I backed into this rant from technology professor Clay Shirky through a super response from Gabriella Coleman, also a professor at NYU (a great one, I hear). Shirky tells a story about a request for a recommendation wherein the student self-promotes in hyperbolic fashion. Shirky asks his readers to guess the gender of the subject, as if the answer is obvious. However, if it weren’t for his foreshadowing headline or the way I found the post, I literally would’ve flipped a coin. Where he sees as “duh” difference between young men and women, I see no stereotype within the context of the story he delivers.
Perhaps this is because I’m exactly the kind of arrogant jerk man he describes except that I am a woman, and I prefer to use words like passionate and confident. I have what I call a giant case of “exceptionalism,” and we should thank my parents for this healthy fact. When I’m met with a challenge like “only four people are accepted to Stanford’s PhD program in Communication every year,” I apply anyway, reasoning that I could just as easily be one of those four people.
This is not blind optimism or arrogance. I do my research. After reading their work, I emailed incredible professors at Stanford and promoted my ideas. I received encouraging, yet sobering responses (only take students with prior funding, going on sabbatical next year, etc.). I applied. I “failed.” I was not supposed to be there (yet?); I found my right place for now at NYU. However, if we are to believe Shirky, I am an exception among women, a group too meek and mild to enjoy success. He’s right. He’s wrong.
People who take risks are by their very nature, exceptional. It wouldn’t be a risk if it were the norm. One point for Shirky. However, exceptional hearing and behavior is not a gendered trait. When I “fake it until I make it” (something I had to do frequently for the likes of Microsoft), I am not behaving like a man. I find this characterization mildly insulting. Minus ten points for Shirky. Or am I just an exception to my gender? The trouble here is with the definition of success. The better question here, and one that makes his rant moot, is: Do men and women define success differently? I’d wager that they often do define it differently, but not in a systematic sort of way. The ingredients that go into this determining process are shaped by societal forces much larger than gender.
Shirky’s experience “lying” to the professor to get into a class reminded me of the time I walked into the office of the artistic/managing director of the theater where I worked. I was a pup of 23, and tired of the revolving door position above mine, that of marketing director. The thought of winning the trust of yet another boss annoyed me. I summoned that exceptional voice loud enough to say, “hey, I can do that job.” I asked my departing boss if she thought I could do it. She said no. The truth is, it didn’t matter what answer she gave me, I was going to go for it anyway. This drive had zero to do with my genitalia.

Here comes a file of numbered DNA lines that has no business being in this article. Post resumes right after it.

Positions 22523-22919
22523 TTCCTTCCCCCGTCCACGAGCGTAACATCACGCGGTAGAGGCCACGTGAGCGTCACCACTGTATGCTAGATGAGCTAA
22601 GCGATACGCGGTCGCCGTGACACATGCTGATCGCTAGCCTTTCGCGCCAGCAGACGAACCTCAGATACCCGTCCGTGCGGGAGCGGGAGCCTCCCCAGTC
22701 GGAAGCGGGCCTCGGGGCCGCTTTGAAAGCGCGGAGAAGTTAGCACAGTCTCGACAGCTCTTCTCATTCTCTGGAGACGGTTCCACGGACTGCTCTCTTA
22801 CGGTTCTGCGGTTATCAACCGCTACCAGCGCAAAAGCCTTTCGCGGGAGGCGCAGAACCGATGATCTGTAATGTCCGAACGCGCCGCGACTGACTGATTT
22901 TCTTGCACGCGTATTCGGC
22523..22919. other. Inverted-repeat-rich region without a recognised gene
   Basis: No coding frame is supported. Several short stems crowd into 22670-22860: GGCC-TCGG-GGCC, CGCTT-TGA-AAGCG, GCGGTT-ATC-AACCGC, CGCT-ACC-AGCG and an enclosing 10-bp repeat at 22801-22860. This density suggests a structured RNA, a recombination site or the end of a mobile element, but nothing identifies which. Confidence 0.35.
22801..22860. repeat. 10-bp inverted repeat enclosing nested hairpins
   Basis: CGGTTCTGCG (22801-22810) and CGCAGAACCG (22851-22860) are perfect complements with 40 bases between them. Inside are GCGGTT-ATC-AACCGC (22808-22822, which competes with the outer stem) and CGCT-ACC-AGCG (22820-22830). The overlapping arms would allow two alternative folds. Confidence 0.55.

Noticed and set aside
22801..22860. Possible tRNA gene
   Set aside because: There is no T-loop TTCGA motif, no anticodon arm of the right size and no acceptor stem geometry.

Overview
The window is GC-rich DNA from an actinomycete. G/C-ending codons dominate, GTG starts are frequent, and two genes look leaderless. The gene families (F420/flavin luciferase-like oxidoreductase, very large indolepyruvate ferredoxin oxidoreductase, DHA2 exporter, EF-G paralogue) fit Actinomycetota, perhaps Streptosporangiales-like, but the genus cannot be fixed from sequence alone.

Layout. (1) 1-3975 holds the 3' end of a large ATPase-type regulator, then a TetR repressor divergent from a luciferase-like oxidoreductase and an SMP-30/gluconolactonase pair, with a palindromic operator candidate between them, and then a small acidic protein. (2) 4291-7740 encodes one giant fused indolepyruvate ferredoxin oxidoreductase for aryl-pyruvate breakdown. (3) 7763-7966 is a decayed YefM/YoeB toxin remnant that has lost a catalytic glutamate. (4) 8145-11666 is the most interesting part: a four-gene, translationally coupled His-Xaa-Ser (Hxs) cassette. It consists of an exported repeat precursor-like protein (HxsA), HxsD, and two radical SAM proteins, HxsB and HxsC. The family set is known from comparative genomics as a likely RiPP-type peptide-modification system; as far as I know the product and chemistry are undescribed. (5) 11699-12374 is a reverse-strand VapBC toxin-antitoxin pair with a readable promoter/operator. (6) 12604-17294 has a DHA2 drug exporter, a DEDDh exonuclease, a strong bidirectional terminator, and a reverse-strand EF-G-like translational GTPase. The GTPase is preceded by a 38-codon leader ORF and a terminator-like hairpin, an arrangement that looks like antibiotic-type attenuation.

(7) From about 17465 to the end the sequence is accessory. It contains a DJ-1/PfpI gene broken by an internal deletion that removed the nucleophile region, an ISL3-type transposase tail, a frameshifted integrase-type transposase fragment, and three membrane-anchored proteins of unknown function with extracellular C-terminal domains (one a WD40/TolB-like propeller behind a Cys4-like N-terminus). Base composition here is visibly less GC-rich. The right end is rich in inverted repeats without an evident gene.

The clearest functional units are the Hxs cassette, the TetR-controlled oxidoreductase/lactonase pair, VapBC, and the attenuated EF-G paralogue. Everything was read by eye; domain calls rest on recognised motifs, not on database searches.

I made an appointment with the big boss and asked him to make me the interim marketing director, and to promote me fully once I’d proven I could do the job well. Arrogant? Maybe, but notice I saw things from his perspective too, and limited his risk with the trial suggestion. Manly? Hardly. Womanly? Uh, why does Shirky make these distinctions?
I do want to say that the road to my full promotion was ghastly at times. I remember typing under a program deadline early on and watching as red drops appeared on my white keyboard, a surreal, cinematic yet all too tangible reminder that risk taking sucks. The nosebleed said so much for “success.” Yet the first mainstage production I marketed broke the theater’s 20-year box office record. I did not achieve this feat by myself, and this is where humility comes in; we had a giant cast making this happen. Are women more humble than men? Again, this is the wrong question. It’s just silly. Gender is expressive; gender is fluid; gender is often not important.
Am I advocating for some sort of post-gender reality? Hardly. Shirky brushes sexism aside in his rant, as some sort of inconvenient truth, something real, but something outside of his argument. Shirky never had to stare at someone across a desk and be told he would be paid a fraction of what his work was worth according to the market simply by virtue of the contents in his pants, not his resume. Sexism in this country is pervasive, not something to be treated as a red herring. It is institutionalized in the research supporting one very common definition of success: salary. Until women are paid the same as men for equal work, I’d rather like to talk about sexism. Gender certainly matters, but in my humble opinion, not in the way Shirky thinks it does.
P.S. I’ve tried “acting like a man” and asking for the going rate (a.k.a. the man’s salary) at the negotiation table. Funny, my “arrogant self-promotion” has never worked in this department, but sexism isn’t really the problem, according to Shirky. If only I could grow a pair, right? W….T….F?